With the advent of COVID-19 aka “Coronavirus”, we now certainly live in uncertain times.
Coronavirus disease is a respiratory illness caused by a new virus which can spread from person to person. Of the 241,865 reported cases globally, Australia currently has 709 reported cases, 42 of which are in South Australia. What is concerning is that it has only been 73 days since the virus was first discovered.
People in their 50s make up the greatest proportion of confirmed cases. Statistically, older people are more at risk because of their weakened immune systems which make it harder to fight off disease and infection. Also, people of all ages with underlying health conditions or who have serious chronic medical conditions like heart, lung or kidney disease are at a higher risk.
As a precautionary measure the advice of many authorities has been to stay at home as much as possible to avoid the virus spreading further in the community. The Government now appears to be implementing social distancing measures. Even the Chief Medical Officer Brendan Murphy has recently advised Australians to think about every interaction they have with another person during the day.
Naturally, people will need to attend work and go shopping for necessities. One interaction which should also be considered as very important particularly for those older Australians or those with underlying chronic health conditions is to see your lawyer to draft a Will.
After working hard to build your assets, preparing a valid Will is critical to ensuring your assets and personal belongings will be distributed in accordance with your wishes following your death.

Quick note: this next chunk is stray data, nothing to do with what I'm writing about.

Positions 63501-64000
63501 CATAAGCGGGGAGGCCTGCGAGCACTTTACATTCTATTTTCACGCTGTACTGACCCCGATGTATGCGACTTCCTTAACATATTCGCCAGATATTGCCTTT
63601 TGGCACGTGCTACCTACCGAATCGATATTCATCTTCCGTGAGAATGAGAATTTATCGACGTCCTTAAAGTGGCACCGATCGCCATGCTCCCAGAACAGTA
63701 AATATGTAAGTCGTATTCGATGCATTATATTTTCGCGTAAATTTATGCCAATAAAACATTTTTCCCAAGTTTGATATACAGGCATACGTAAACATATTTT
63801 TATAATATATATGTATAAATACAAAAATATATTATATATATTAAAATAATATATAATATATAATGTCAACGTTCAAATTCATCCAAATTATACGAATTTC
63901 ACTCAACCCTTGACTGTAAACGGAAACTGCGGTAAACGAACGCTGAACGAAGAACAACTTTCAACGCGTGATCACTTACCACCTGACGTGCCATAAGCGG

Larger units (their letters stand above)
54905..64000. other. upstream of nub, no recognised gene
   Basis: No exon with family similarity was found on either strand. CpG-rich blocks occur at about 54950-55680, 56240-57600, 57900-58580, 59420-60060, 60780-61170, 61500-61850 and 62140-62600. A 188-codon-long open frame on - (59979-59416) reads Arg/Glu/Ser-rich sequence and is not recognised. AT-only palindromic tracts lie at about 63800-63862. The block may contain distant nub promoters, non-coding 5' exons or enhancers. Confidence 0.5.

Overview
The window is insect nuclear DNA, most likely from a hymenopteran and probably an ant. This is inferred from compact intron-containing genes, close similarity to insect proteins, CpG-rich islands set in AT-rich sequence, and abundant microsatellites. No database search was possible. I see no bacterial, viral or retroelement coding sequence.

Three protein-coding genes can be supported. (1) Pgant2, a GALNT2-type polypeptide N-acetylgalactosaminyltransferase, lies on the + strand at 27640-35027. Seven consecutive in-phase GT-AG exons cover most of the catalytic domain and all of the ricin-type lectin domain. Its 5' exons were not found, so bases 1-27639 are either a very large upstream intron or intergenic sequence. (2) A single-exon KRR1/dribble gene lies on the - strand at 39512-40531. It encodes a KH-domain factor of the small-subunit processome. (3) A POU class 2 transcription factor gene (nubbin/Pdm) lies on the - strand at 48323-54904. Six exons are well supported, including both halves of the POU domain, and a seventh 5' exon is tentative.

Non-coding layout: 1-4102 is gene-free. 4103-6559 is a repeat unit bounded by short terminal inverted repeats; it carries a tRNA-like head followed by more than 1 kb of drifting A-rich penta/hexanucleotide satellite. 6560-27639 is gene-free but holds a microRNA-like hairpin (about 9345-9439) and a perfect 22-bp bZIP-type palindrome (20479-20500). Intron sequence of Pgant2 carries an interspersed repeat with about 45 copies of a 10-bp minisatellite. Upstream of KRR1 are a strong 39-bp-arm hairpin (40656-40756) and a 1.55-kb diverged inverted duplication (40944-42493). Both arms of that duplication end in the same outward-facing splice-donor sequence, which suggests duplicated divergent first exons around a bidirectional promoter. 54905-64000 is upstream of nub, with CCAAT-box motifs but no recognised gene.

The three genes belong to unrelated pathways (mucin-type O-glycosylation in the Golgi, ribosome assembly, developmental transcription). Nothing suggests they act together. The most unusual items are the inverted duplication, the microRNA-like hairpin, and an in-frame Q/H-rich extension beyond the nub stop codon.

It pays to be reminded that if you don’t have a Will on your death the law will decide how your property or ‘estate’ will be divided. This could mean your estate be distributed to your nearest relatives, some of whom you may have had little or no contact with or are even estranged from.
You obviously don’t want to make things any more difficult than they need to be at such an uncertain time. By having a Will you can help to avoid costly and time-consuming processes like probate and unnecessary delay in finalising your estate. It can also help to avoid some or all of your assets being frozen for months before your beneficiaries receive their share.
Aside from the distribution of your estate, you can also specify in your Will who you want to care for your children and how you wish your remains to be dealt with ie. burial or cremation.
Making a will is important, simple and affordable. Having a lawyer draft your will ensures that it will meet the formal requirements of the Wills Act 1936 and reduce the possibility of it being contested.
A Will really is one of the single most important documents you can prepare in your lifetime and now is a most opportune time to do something about it.